For the pathogenesis of this subtype, Okoye believes that the altered notch signaling is caused by a mutation in gamma secretase or smoking. “I think people with the more severe phenotype both have this mutation and are smokers,” Okoye said.
Regarding treatment, Okoye’s preferred therapies include oral and topical retinoids such as isotretinoin and acitretin instead of anti-inflammatory therapy. Also, early surgical excision of epidermal inclusion cysts (EICs) can be removed in cosmetically sensitive areas, but Okoye says to leave other EICs alone unless they are symptomatic. Most importantly, she recommends that these types of patients with HS quit smoking.
This HS subtype, according to Okoye, consists of patients with follicular occlusion tetrad and autoinflammatory syndromes such as:
- PAPASH (pyogenic arthritis, pyoderma gangrenosum, acne, HS)
- PASH (pyogenic arthritis, HS)
- HS and inflammatory arthritis
- SAPHO syndrome (synovitis, acne, pustulosis, hyperostosis, osteitis)
Okoye believes that neutrophils, interleukin (IL) -17, IL-1, and tumor necrosis factor (TNF) -α are associated with the pathogenesis of patients with syndromic HS.
“Now these patients, I think, are squarely in the inflammatory camp. And so, for them, organic products are my choice, ”Okoye said.
Her preferred biologics include adalimumab, ustekinumab, guselkumab (for ulcerative HS), secukinumab (for HS and inflammatory arthritis), and anakinra. She also mentioned her use of high dose prednisone (80 mg per day) with prolonged slow tapering for acute control at the start of biologic therapy, or as maintenance therapy with 20 mg once a week or 20-40 mg. once at the start of a burst.
“It’s very similar to how you would treat a patient with pyoderma gangrenosum (PG), so I’m kind of justifying myself that these are people I’m trying to keep out of the hospital,” Okoye said. . “They walk around with 10cm ulcers. So I’m using prednisone in a high dose, with a long, slow taper similar to what you would for the PG.
In the gluteal subtype, HS lesions mostly appear on the buttocks and consist of follicular papules and folliculitis, according to Okoye. Patients tend to be current or former smokers, males, and have a lower BMI than patients with the axillary-mammary-inguinal HS subtype.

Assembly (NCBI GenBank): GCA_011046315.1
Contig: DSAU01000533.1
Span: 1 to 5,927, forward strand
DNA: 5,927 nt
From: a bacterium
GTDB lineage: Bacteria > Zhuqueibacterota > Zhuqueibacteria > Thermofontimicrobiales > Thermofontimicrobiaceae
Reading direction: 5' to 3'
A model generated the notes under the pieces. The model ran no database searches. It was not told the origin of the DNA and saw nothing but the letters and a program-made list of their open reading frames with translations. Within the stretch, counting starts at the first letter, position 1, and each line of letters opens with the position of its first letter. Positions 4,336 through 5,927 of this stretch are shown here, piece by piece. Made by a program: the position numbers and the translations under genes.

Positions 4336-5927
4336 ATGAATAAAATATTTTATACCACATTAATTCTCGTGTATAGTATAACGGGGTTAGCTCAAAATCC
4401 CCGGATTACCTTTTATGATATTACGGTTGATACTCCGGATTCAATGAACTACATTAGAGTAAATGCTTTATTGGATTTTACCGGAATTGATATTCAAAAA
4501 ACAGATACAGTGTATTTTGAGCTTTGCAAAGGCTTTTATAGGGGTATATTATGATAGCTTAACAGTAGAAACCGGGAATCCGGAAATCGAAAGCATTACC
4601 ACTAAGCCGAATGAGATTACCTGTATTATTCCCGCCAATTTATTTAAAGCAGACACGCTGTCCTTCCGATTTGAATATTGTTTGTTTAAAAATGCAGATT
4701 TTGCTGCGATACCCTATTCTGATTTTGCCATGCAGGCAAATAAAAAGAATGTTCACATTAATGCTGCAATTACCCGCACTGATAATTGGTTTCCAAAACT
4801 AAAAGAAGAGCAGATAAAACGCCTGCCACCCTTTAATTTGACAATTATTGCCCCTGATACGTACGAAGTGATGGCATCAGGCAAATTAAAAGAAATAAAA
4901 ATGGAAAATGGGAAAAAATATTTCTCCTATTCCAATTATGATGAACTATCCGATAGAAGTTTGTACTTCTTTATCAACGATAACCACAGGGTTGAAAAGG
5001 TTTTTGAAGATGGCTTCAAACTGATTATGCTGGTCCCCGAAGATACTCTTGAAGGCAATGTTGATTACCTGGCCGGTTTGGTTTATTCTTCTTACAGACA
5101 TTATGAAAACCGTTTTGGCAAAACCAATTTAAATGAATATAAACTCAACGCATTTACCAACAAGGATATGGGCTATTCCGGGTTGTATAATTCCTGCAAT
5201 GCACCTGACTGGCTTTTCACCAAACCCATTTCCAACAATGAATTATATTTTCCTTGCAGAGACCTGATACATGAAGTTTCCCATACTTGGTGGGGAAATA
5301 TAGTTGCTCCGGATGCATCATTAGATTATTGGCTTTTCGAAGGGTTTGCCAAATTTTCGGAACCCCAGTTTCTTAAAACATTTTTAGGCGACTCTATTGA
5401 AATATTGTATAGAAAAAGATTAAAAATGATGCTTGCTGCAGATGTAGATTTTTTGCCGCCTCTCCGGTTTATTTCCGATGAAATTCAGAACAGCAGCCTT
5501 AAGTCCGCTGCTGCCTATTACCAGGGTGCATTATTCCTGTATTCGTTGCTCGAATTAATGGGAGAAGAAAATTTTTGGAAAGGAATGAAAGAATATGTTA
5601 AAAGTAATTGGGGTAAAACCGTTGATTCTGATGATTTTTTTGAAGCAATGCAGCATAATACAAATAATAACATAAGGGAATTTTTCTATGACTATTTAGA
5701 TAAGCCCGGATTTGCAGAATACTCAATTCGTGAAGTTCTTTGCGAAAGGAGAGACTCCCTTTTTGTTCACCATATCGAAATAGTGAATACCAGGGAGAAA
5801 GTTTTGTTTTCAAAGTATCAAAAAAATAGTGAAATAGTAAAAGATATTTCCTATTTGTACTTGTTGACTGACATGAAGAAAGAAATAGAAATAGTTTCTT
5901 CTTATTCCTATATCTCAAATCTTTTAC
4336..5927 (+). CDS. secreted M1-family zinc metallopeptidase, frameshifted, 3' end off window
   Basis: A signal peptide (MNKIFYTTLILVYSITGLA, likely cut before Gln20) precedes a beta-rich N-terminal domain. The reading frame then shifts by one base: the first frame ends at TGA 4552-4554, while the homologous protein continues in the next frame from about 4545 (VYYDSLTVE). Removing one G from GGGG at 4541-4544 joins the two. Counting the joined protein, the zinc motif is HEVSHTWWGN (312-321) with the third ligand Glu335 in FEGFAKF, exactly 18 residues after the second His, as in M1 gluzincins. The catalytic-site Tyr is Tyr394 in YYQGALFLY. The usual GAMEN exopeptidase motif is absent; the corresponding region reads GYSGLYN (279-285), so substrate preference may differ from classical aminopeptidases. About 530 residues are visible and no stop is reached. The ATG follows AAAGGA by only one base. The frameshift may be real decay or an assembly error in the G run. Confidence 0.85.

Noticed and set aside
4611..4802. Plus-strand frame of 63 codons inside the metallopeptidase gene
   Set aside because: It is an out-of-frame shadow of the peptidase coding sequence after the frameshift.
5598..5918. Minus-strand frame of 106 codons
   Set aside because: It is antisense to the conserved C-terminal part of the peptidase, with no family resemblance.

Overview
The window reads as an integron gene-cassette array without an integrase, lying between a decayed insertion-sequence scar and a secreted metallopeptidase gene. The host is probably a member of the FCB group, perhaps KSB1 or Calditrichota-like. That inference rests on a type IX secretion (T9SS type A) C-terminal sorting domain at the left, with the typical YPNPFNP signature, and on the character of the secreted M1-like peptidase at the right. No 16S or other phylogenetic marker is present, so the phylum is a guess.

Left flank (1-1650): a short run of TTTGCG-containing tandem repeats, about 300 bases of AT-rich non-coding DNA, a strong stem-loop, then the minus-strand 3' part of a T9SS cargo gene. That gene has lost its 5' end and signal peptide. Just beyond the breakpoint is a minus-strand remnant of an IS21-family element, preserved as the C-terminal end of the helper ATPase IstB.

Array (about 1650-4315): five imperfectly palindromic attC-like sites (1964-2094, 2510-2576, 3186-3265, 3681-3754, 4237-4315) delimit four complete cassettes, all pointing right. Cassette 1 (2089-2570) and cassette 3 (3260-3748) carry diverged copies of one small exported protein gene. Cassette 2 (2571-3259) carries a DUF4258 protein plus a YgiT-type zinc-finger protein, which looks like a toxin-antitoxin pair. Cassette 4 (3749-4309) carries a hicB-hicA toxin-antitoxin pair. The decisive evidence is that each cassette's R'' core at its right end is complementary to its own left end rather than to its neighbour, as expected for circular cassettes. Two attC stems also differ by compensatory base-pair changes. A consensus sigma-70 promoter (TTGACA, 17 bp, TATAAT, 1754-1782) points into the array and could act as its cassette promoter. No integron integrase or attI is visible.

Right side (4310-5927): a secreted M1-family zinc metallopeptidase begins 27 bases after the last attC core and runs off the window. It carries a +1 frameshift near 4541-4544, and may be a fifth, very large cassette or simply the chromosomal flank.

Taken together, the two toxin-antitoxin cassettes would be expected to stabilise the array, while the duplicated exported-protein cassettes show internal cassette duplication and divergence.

“These patients, I believe, are at increased risk for squamous cell carcinoma (SCC),” Okoye said. “I don’t believe this is in the literature per se, but if you look at the literature on SCC and HS you will see that most lesions occur in the buttocks, SCC and HS are more common in men, smokers, and people with this disease for 25 years or more. It really sounds like those patients to me. “
For the treatment of this subtype, Okoye suggests using surgical excision and biologicals, as well as monitoring for SCC in the affected area and stopping smoking.
“So my favorite therapy for these patients is surgery. I don’t find that they respond very well to medical treatment. In fact, for some of these patients, I think it’s a pilonidal cyst that has gotten completely out of control and just needs to be removed. And then, for most of them, they’ll do some sort of organic product, ”Okoye said.
1. Okoye G. My approach to the treatment of HS in patients with colored skin. Featured at: Skin of Color Update; September 10, 2021; Virtual.
Disclosure: Okoye is a consultant for Janssen and Unilever. She also received a grant from Pfizer and serves on an advisory board for Lilly, Novartis, UCB and Pfizer.